“And what about after the child is born? Will you vote for state or federal healthcare for this child? To keep it alive outside the womb?”

“Well… well… once it’s born, of course…”

“It’s on its own.”

“Well, yes. Will you please think of the children? The innocent child that did nothing to deserve…” so recycleth the argument.

So, if a woman is caught alone with a male friend who forces himself upon her and she does not struggle for whatever reason (and, statistically, rape victims are emotionally traumatized before the actual penetration, reducing their ability to defend themselves), if a girl over the age of 18 finds herself in a deplorable situation with a relative, or is drugged by some ethically-devoid parasite or even in the case of just “too intoxicated to say no”, these situations, say Rich White Men, are not rape.

Are. Not. Rape.

Say Rich White Men.

As someone who had to pass a Planned Parenthood clinic every day on his way to class, I wound up as an accidental escort to many frightened, harassed young women who had to fight through protestors who sought to deny her entry to the building whether she was there for an abortion or an annual exam. I walked so many girls and women up those steps the clinical staff started to eye me as a suspected white slaver. I don’t know the circumstances that led these girls there. It was none of my business.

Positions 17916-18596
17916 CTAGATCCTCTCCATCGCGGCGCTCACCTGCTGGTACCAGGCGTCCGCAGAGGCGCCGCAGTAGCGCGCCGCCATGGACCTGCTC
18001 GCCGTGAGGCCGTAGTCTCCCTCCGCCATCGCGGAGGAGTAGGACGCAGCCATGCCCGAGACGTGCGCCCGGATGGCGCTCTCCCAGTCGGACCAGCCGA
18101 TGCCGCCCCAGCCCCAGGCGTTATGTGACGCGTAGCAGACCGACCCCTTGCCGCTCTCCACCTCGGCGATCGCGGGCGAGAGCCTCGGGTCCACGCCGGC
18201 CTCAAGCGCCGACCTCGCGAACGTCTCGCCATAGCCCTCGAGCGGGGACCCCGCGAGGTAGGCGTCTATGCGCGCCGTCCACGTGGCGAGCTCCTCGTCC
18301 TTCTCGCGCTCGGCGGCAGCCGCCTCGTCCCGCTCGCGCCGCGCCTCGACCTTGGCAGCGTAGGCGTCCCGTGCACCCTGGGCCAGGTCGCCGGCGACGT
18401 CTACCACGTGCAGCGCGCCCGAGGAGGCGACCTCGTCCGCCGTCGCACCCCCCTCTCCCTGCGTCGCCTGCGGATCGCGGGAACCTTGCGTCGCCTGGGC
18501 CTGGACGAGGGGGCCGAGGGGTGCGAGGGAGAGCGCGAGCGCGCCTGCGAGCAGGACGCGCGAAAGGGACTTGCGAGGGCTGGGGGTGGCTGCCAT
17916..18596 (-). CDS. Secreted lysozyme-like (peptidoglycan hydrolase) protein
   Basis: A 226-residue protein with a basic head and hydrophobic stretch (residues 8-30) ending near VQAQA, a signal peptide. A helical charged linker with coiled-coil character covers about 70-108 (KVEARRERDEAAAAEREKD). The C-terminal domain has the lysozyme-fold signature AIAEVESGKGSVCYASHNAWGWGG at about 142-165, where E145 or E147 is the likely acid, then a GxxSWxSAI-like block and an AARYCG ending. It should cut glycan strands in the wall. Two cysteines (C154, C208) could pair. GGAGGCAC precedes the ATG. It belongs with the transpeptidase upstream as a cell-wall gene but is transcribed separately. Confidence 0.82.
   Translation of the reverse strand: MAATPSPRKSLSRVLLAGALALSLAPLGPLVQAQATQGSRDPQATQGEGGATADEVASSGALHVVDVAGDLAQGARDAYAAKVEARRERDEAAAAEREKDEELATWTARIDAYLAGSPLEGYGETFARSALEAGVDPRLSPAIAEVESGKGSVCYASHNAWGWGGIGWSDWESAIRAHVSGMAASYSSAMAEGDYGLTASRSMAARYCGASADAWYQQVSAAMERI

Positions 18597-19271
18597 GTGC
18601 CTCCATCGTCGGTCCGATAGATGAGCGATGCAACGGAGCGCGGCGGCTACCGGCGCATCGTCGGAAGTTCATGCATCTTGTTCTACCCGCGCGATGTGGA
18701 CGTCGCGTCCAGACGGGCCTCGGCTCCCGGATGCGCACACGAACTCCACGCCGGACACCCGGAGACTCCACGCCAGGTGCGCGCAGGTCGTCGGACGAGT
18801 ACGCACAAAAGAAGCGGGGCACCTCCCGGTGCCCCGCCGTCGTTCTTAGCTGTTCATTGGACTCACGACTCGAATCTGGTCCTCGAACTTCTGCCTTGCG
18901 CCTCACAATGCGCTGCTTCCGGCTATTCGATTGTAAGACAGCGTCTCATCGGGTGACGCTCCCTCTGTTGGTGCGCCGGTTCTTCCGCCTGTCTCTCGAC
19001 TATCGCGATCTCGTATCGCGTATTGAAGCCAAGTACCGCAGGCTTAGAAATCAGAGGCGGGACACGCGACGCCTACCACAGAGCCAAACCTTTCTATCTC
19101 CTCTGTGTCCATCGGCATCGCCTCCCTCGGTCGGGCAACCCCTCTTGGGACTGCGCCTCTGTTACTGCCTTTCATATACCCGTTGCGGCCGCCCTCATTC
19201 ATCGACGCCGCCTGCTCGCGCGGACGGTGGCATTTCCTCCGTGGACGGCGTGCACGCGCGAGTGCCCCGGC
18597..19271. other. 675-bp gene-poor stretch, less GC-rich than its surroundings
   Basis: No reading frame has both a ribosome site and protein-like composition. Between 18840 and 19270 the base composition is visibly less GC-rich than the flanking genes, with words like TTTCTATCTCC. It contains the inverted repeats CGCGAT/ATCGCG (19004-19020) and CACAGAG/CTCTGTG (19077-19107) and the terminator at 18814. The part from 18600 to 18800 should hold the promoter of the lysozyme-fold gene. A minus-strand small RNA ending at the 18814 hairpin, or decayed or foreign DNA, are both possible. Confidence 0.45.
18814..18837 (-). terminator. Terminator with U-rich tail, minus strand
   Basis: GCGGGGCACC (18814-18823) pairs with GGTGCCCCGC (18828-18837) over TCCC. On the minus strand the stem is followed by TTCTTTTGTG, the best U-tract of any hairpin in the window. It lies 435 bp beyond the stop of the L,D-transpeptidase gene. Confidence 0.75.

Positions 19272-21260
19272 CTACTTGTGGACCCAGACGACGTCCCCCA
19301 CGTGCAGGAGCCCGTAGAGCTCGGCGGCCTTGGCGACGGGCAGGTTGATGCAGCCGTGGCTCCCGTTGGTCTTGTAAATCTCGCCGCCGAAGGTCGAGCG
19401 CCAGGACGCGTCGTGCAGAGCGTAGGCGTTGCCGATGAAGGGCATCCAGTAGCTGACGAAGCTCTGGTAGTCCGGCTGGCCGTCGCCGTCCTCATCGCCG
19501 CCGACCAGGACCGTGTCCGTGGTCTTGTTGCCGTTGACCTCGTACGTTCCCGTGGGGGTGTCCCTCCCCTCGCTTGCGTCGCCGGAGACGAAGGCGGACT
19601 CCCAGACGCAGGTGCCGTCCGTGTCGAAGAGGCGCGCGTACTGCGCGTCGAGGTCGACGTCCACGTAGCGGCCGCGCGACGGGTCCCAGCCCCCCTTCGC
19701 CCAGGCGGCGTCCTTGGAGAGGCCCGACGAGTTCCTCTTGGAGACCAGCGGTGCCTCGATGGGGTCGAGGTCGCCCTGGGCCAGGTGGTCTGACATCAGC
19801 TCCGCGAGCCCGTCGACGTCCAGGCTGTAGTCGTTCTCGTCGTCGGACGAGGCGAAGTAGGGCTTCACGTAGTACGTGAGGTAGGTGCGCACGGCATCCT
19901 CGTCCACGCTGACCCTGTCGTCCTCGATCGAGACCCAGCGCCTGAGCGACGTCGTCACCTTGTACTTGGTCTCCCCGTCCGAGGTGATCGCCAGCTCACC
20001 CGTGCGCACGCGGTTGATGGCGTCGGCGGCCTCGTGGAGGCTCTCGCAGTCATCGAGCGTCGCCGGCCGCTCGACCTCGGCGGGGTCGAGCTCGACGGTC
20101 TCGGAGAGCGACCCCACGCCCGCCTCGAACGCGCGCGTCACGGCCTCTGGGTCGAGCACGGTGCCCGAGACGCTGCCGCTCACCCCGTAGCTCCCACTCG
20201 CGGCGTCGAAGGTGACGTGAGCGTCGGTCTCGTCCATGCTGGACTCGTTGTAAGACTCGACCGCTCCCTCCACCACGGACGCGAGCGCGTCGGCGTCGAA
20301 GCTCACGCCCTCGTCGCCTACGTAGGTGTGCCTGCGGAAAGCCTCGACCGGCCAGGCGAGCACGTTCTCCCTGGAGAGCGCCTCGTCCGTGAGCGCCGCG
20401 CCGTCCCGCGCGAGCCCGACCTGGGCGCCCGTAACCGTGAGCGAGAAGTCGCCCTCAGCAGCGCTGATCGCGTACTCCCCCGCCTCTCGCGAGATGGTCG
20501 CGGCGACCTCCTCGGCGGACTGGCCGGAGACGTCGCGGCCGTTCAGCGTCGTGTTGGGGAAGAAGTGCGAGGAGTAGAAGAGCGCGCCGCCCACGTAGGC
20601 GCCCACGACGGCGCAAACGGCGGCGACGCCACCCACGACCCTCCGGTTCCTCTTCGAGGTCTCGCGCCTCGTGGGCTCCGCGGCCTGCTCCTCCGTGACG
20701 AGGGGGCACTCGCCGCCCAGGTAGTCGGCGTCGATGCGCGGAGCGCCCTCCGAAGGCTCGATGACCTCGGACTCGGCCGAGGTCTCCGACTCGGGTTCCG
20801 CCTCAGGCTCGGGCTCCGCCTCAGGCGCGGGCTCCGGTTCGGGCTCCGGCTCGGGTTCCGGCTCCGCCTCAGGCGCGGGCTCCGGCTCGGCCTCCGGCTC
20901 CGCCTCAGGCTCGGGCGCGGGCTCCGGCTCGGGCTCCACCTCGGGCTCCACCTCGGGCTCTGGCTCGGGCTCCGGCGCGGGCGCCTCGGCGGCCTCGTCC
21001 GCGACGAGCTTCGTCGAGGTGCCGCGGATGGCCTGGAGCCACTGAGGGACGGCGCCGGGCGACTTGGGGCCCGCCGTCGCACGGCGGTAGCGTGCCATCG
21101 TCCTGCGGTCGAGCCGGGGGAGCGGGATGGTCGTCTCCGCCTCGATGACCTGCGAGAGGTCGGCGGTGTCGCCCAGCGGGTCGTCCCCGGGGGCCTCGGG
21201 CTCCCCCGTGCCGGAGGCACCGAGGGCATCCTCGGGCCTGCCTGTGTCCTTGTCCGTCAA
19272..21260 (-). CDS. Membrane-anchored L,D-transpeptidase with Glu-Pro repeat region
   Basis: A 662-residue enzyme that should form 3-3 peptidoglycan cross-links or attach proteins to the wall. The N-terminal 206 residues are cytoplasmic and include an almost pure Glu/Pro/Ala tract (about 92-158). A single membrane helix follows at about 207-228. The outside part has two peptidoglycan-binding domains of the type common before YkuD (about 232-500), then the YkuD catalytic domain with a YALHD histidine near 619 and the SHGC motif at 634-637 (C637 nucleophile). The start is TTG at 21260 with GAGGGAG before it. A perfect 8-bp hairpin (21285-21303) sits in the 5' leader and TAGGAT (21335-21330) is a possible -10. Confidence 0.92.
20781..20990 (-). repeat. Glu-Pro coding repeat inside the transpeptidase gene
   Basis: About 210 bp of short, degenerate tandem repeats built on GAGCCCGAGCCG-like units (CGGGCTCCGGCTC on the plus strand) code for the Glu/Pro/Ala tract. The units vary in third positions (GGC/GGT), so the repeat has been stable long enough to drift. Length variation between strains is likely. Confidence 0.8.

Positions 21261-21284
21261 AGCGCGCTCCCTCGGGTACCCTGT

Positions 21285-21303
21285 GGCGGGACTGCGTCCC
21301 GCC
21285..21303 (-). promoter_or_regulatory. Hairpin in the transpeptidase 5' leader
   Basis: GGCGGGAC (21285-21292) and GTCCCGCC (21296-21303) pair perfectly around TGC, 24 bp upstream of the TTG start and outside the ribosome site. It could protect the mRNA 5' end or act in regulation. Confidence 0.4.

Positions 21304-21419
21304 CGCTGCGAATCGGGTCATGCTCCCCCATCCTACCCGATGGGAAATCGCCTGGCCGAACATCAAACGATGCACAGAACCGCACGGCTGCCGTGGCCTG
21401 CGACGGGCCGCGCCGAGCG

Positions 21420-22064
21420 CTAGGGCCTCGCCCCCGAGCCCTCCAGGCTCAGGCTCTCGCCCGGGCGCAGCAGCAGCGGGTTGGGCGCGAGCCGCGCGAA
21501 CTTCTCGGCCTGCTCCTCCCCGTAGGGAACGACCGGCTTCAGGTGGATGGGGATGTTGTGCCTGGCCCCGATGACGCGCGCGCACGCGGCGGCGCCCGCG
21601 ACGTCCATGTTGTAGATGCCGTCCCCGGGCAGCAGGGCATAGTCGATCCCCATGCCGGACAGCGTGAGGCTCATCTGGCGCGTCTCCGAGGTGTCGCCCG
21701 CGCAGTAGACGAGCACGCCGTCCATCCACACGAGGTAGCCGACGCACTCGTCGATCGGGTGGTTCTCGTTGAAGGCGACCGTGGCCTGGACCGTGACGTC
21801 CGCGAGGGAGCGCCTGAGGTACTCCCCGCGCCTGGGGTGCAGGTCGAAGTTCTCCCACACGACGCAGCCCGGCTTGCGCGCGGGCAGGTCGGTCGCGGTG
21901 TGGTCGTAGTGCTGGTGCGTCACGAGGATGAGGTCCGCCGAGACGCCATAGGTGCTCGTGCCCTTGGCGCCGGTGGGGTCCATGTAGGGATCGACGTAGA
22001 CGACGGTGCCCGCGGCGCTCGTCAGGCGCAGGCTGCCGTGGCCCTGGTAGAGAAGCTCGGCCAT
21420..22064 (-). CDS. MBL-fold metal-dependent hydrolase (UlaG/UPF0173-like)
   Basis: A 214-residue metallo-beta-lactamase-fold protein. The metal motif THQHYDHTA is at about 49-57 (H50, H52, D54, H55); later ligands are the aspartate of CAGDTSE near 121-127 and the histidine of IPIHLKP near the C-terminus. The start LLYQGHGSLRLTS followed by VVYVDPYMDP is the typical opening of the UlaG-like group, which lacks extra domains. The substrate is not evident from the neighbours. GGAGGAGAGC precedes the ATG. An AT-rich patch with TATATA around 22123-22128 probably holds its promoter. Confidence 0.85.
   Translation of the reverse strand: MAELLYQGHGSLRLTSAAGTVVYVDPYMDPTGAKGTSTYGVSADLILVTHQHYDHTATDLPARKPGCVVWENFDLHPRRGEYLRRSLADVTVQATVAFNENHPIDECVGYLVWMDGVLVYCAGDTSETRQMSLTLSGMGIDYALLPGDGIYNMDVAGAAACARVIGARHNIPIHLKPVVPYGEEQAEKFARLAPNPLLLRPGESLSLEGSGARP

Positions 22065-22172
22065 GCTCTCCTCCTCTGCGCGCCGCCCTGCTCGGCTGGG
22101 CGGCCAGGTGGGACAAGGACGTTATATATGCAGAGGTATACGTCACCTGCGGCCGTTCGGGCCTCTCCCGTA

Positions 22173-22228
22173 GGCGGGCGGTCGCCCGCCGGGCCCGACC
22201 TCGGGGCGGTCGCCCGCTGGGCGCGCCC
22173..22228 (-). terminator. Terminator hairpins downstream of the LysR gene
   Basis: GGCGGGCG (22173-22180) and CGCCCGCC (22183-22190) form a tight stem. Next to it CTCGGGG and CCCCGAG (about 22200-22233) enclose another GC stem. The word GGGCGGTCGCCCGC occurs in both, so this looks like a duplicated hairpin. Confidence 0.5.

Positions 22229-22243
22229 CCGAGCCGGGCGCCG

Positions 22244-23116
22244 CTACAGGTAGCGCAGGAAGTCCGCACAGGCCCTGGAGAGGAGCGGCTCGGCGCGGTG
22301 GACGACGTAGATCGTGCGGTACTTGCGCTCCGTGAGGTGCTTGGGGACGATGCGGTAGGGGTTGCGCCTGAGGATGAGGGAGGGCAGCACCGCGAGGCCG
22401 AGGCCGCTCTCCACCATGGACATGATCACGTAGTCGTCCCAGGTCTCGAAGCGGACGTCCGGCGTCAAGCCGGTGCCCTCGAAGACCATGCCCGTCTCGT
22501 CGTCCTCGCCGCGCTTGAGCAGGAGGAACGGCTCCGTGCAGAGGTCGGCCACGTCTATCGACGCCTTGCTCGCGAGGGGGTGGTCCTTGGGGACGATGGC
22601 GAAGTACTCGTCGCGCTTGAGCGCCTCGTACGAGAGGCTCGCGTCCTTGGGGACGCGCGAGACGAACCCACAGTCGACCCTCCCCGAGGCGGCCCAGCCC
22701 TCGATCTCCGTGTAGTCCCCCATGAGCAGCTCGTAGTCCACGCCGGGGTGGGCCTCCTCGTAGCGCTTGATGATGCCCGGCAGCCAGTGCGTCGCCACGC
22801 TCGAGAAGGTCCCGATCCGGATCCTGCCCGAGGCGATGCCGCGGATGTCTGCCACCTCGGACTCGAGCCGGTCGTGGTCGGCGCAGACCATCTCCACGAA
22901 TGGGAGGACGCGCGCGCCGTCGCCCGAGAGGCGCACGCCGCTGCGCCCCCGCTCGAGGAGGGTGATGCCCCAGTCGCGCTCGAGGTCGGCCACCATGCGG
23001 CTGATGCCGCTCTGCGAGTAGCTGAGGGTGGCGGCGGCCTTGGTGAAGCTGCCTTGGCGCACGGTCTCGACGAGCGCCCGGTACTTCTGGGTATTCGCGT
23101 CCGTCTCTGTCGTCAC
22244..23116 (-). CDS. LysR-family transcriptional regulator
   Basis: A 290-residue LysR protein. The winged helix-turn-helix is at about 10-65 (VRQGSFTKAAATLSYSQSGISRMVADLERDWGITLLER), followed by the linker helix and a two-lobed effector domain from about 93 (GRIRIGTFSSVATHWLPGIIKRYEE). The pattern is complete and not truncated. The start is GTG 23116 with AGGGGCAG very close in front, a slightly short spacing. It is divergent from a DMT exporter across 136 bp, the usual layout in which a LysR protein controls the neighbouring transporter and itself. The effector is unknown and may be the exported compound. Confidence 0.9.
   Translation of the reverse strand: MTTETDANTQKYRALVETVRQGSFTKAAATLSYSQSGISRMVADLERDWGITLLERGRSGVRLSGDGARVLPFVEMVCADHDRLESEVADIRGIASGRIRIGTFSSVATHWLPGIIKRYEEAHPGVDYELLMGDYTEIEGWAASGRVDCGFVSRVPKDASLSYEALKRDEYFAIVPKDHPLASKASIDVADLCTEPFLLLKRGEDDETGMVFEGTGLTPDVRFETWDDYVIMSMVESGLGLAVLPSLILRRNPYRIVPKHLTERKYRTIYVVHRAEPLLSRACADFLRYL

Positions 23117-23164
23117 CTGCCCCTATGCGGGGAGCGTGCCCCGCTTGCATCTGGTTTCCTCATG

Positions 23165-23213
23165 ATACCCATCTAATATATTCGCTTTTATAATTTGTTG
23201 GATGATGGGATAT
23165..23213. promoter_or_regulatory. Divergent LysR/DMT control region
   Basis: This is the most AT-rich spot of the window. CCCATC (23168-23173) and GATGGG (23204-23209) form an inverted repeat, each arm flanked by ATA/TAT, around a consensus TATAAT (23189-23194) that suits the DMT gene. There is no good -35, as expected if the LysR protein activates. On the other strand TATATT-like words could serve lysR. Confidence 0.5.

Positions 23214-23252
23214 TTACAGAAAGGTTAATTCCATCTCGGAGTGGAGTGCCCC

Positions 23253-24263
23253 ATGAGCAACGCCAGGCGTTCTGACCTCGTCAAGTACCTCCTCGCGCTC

It’s not anyone else’s business either.

It’s especially not the business of Rich White Men who merely want to pat themselves on the back—“Another abortion prevented, Bob!”

And here’s where my own self-control vanishes in a wash of red-hot rage. I am now beyond reason.

So you know what, as a member of the Pro-Death movement, let me say this to you white, privileged motherfuckers whose daughters apparently have their vaginas locked in a safety deposit box until marriage: to those who STILL think rape equals "she had it coming", howzabout this:

The fetus had it coming!

Okay? It knew as soon as it got into that womb that it wasn't wanted there. It was asking to be aborted. It's in there naked, for Christ’s sake! Let's not forget that the little prick just lies around in there all day long, leeching off its host—er, mother. Not contributing, just sucking away her nutrients.